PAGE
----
COVID-19 Vaccination Clinics: Members' Insights from Week One

Regulation | December 28, 2020 | by Jill Schumann

On the December 28, 2020 LeadingAge Coronavirus Update Call, several members shared their experiences with some of the first vaccination clinics in the country.

On the December 28, 2020 LeadingAge Coronavirus Update Call, several members shared their experiences with some of the first vaccination clinics in the country.

(Listen to the interview here.)

Participating were:

  • Mary Lynn Spalding, President and CEO, Christian Care Communities, KY – 9 communities with various levels of care: IL, AL, LTC, SNF (partner CVS)
  • Vassar Byrd, CEO, Rose Villa Senior Living, Portland, OR – Life Plan Community, nursing home with Medicaid but not Medicare license, onsite homecare (partner CVS)
  • Sue Dionne Jones, Director of Nursing, The Cedars in Portland, Portland, ME – IL, AL, LTC and SNF (partner Walgreens)
  • Julia Kyle, Director of Pharmacy Services, Motion Picture and Television Fund, Wasserman Campus, Los Angeles, CA – IL, AL, Nursing (working individually with Walgreens as LA County is not participating with Pharmacy Partnership)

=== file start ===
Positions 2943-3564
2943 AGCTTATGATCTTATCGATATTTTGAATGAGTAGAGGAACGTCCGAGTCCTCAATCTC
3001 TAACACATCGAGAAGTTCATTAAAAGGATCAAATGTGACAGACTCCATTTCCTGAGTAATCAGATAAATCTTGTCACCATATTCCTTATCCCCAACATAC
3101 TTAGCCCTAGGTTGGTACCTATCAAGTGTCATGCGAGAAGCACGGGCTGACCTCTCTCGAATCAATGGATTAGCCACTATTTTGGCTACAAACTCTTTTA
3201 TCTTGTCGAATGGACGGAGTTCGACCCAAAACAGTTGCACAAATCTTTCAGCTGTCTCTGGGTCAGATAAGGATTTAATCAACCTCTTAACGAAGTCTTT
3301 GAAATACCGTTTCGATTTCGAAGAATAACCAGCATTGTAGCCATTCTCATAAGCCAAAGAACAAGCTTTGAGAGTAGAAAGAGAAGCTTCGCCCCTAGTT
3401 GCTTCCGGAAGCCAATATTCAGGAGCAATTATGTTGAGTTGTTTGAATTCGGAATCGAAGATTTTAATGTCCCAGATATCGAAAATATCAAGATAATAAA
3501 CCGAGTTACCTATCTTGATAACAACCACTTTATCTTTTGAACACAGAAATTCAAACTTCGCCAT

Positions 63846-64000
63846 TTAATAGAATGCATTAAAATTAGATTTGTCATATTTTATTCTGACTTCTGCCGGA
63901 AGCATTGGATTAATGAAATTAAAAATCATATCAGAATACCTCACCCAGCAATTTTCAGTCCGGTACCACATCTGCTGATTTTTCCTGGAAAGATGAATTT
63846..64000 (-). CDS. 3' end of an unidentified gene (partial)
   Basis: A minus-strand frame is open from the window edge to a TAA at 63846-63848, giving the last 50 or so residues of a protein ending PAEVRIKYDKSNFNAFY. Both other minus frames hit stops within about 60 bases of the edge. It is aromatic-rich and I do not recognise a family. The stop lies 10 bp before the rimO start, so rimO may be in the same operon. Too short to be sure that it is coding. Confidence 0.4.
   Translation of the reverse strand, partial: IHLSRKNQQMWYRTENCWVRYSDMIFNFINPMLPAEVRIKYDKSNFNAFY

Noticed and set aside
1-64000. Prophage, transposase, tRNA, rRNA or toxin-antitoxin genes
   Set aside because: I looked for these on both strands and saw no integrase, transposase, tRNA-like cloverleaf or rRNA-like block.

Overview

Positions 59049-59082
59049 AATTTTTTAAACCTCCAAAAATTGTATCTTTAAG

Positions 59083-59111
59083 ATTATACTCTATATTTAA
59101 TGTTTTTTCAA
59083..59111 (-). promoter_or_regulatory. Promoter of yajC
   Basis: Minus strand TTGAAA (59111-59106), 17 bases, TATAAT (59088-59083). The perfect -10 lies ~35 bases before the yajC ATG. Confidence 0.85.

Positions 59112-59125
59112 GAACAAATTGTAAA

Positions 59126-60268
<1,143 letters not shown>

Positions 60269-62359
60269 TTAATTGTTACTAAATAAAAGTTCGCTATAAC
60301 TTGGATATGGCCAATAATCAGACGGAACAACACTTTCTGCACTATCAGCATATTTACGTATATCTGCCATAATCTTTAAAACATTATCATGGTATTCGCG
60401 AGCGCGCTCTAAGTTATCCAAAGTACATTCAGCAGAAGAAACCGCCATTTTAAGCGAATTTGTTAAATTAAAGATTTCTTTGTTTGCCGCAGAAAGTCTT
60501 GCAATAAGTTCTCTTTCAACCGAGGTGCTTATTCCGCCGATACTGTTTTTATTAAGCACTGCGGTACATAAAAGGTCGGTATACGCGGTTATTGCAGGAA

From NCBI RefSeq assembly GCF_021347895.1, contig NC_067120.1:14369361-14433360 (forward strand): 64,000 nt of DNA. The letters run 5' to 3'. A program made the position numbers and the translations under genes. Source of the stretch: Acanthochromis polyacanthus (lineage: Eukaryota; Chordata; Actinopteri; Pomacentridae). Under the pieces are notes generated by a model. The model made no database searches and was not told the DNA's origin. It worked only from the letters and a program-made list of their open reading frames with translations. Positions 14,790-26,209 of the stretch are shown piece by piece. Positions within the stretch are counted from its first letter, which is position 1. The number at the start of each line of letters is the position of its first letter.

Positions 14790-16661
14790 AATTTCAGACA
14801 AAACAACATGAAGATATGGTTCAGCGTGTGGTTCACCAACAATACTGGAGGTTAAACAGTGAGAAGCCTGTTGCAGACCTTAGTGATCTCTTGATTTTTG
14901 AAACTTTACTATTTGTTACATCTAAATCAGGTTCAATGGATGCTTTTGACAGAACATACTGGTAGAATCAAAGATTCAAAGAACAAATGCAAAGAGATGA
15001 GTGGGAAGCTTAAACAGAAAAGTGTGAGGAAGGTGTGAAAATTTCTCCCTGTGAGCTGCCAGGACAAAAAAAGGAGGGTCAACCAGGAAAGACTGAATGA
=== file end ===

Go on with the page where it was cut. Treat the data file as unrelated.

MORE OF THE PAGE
Their individual insights are summarized here in no particular order of person:

Perspectives on early contacts with pharmacy partners: Mixed experiences.

  • Communication was chaotic with CVS as there were conversations with multiple people at CVS who were not aware of each other’s conversations.
  • Their regular Omnicare pharmacist helped to run interference.
  • After contact from national, Walgreens assigned a single local contact and that worked pretty smoothly.
  • Communication was a problem when LA County moved away from the Pharmacy Partnership as that did not get clearly communicated to pharmacy partners.

Insights about the consent process: Consent takes more time than you think it will and it’s a good idea to combine the consent process with education.

  • CVS consent form is extensive. Get and document verbal consents from POAs as needed. Survey staff ahead to see who is actually going to take the vaccine in Clinic 1 and who needs more information.
  • Time spent educating and communicating with staff and residents was well-spent. They sent out emails to families with consent forms and CDC information; had a zoom meeting with families to educate and to answer questions. The medical director was part of the meeting and families were invited to call or email with additional questions and to return the forms by fax, email, scan, or drop-off.
  • Their internal tech team made the consent a fillable form and the organization downloaded as much information as they could (demographics, insurance) before distributing to gather the rest. They then made one on one calls or visits to residents and families.
  • Another created their own FAQ document, sent emails and made visits and phone calls to get the consents.
  • There were significant glitches with uploading the forms and with the pharmacists having copies of the forms when they arrived onsite. Have duplicates.